Tuesday, April 5, 2011

Spring is Here!

Hello NBHE. March and April have been months of wonderful celebrations for my family. My son celebrated his becoming an Eagle Scout, and my daughter, four days later, celebrated her sixteenth birthday. Both events were like planning for weddings. I hope this is an acceptable excuse for posting late.

April Selections:

Family: Color Struck by Pamela and Joel Tuck

Children: Fort Mose by Glennette Tilley Turner

Adult/High School: American Uprising: The Untold Story of America's Largest Slave Revolt by Daniel Rasmussen

We continue this month with the second portion of an interview with authors, Pamela and Joel Tuck. It is not too late to order a copy of their book, Color Struck, a classic for every African American library. Their story sheds light on the damage caused by drawing destinctions between the darkness and lightness of skin color. As difficult as that is to survive when you are the target, we see grace and mercy reflected back through the life of a grandmother who changes the course for her family. Don't miss out on this intriguing read. Order your copy at www.pamelamtuck.com.

Fort Mose: It is the story of Francisco Menendez who built the first free black settlement, Fort Mose (Mo-say) in colonial America just north of St. Augustine. The book is filled with maps, pictures, and drawings to demonstrate what life would have been like for slaves and free black in a Spanish colony. Including an Afterward and Author's Note, the book is forty-two pages of excellent non fiction reading.

American Uprising: The Untold Story of America's Largest Slave Revolt: I have this book on hold at our local library. A friend mentioned it to me because of hearing a PBS blurb about it. The book deals with the cover up of one of the largest slave rebellions in New Orleans. I would recommend this read for adult and high school students. I have not read this one, so let me know what you think.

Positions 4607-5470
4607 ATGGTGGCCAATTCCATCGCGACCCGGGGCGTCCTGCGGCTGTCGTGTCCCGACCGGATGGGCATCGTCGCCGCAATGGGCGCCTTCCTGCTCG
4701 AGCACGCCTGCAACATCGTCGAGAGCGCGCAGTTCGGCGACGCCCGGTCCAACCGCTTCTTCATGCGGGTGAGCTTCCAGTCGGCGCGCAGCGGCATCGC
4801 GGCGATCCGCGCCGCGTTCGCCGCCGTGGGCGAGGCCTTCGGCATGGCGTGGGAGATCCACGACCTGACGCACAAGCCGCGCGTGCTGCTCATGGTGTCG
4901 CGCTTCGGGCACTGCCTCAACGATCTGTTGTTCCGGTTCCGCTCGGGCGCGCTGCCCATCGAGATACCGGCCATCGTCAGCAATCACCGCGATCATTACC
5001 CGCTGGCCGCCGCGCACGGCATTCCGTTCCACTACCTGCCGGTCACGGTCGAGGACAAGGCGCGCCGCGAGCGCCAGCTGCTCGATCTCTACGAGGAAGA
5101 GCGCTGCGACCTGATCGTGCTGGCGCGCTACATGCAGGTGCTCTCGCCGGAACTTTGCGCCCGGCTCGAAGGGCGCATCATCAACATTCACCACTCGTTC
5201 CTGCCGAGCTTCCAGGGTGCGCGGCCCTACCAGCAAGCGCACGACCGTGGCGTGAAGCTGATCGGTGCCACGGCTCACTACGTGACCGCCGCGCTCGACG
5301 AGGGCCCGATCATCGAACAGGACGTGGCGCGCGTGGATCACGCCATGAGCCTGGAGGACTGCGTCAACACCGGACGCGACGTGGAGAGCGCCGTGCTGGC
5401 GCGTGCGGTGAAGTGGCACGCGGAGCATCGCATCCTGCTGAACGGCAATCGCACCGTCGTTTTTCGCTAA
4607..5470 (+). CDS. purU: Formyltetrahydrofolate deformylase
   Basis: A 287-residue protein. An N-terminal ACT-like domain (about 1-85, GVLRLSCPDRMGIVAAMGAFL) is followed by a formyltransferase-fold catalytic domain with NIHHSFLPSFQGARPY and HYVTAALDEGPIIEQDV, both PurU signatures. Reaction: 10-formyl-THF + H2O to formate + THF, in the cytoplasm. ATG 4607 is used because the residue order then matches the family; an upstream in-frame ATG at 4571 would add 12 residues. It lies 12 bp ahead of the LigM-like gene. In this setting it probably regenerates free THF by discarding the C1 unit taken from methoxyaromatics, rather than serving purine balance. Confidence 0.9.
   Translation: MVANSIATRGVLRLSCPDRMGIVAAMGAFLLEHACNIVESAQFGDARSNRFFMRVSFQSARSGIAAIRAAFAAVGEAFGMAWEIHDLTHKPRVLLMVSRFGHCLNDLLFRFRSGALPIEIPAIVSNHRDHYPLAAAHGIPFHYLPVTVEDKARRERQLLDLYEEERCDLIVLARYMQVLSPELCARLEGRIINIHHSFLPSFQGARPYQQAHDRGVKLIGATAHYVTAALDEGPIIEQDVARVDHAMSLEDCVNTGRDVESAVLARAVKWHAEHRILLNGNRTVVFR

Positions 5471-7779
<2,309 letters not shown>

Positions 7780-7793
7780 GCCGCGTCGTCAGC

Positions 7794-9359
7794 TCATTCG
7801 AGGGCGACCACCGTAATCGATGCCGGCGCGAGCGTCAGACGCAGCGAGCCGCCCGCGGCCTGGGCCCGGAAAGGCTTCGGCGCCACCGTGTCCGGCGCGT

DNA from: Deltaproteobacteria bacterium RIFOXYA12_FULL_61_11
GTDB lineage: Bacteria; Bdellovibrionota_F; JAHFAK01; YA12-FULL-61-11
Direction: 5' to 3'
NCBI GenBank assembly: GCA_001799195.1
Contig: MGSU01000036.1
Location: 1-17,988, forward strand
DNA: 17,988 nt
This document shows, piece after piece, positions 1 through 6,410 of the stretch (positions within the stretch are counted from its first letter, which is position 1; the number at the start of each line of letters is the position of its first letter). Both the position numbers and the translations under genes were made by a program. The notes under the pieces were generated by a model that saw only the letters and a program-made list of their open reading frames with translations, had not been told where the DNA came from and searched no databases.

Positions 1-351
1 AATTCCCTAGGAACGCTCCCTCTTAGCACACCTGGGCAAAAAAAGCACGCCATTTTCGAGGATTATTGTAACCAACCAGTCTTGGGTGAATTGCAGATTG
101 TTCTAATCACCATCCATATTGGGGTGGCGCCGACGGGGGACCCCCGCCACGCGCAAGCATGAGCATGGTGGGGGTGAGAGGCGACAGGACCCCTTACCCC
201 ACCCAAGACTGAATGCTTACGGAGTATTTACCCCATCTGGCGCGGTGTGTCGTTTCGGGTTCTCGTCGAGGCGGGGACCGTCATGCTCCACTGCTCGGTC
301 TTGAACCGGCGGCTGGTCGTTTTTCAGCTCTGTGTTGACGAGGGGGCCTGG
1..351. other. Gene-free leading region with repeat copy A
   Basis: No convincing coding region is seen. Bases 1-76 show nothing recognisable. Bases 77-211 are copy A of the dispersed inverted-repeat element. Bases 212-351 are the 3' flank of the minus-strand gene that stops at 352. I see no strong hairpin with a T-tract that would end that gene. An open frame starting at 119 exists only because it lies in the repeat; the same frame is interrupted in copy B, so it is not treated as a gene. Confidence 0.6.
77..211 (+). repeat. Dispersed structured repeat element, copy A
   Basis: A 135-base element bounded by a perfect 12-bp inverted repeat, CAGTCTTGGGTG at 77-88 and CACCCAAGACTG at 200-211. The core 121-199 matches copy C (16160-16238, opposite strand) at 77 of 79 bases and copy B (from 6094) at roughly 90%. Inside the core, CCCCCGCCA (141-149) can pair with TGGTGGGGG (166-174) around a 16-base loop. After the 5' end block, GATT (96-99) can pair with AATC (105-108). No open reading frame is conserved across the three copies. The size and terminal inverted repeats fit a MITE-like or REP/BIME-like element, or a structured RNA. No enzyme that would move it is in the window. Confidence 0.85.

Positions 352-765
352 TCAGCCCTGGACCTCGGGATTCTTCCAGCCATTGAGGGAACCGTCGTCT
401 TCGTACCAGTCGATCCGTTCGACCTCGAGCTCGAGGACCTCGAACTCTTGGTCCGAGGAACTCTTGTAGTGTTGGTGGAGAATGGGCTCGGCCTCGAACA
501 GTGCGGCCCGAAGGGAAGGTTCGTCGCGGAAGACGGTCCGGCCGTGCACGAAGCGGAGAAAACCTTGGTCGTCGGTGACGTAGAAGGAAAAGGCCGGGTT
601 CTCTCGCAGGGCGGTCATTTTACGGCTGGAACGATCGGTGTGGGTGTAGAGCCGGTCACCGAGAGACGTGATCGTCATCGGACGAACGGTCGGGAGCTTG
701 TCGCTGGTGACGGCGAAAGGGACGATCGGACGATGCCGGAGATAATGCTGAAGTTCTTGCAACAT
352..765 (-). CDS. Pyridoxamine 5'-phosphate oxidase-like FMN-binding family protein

Enjoy the conclusion of our NBHE Interview with authors Pamela and Joel Tuck.

NBHE: What prompted you to tell the story in Color Struck?

PT: I was working on a picture book story about my father. I called my grandmother to interview her about a certain part. Somehow she began retelling me some of the struggles she faced within the family and accounts of her life as the despised, dark-skinned daughter-in-law. I took notes and remained quiet, asking questions only to fill certain gaps. My notes piqued my husband’s interest and one of his first responses was: “Let’s write about Grandma.” In doing so, we ended up with Color Struck. We were touched by my grandmother’s faith and forgiveness, and how she held her integrity, despite her oppositions. We were inspired by her story and hoped others would be enlightened and inspired by it as well.

NBHE: What was the hardest part to write?

PT/JT: We think the hardest part to write was the contemporary part. The notes gave us a start for a lot of the scenes we created for the “past” parts of the novel. We knew each chapter had to support each other, so trying to create contemporary scenes that would pick up from the past scenes and still move the story forward, was challenging. Our goal was to keep the warm, family-time tone of the book by seamlessly weaving the two stories into one.

NBHE: What tips would you offer to others who would like to publish family stories?

PT/JT: Decide what theme/message you want to convey to your readers. Are you writing to enlighten, entertain, inspire, etc. Then concentrate on the events that would work with your theme. A lifetime of stories can’t be told in a single book, however, if you want to write a picture book, focus on one aspect and build around that. If you want to write a longer work, organize your events and write each chapter as if it was a story within itself, making sure each chapter builds toward your theme. Once you have your story/idea..just write! If you don’t’ think you’re a good writer, then record your story on tape (there are people who can put it on paper for you). We would suggest joining a writer’s group, such as the Society of Children’s Book Writers and Illustrators (SCBWI), or a local writing group. This will help you polish your writing, along with learning the rules of manuscript formatting and submitting to publishers. There are several reference materials on writing found in your local library and online. Surround yourselves with positive influences and learn to sift criticism: take what will help you become a better writer and let the rest go.

Happy Reading.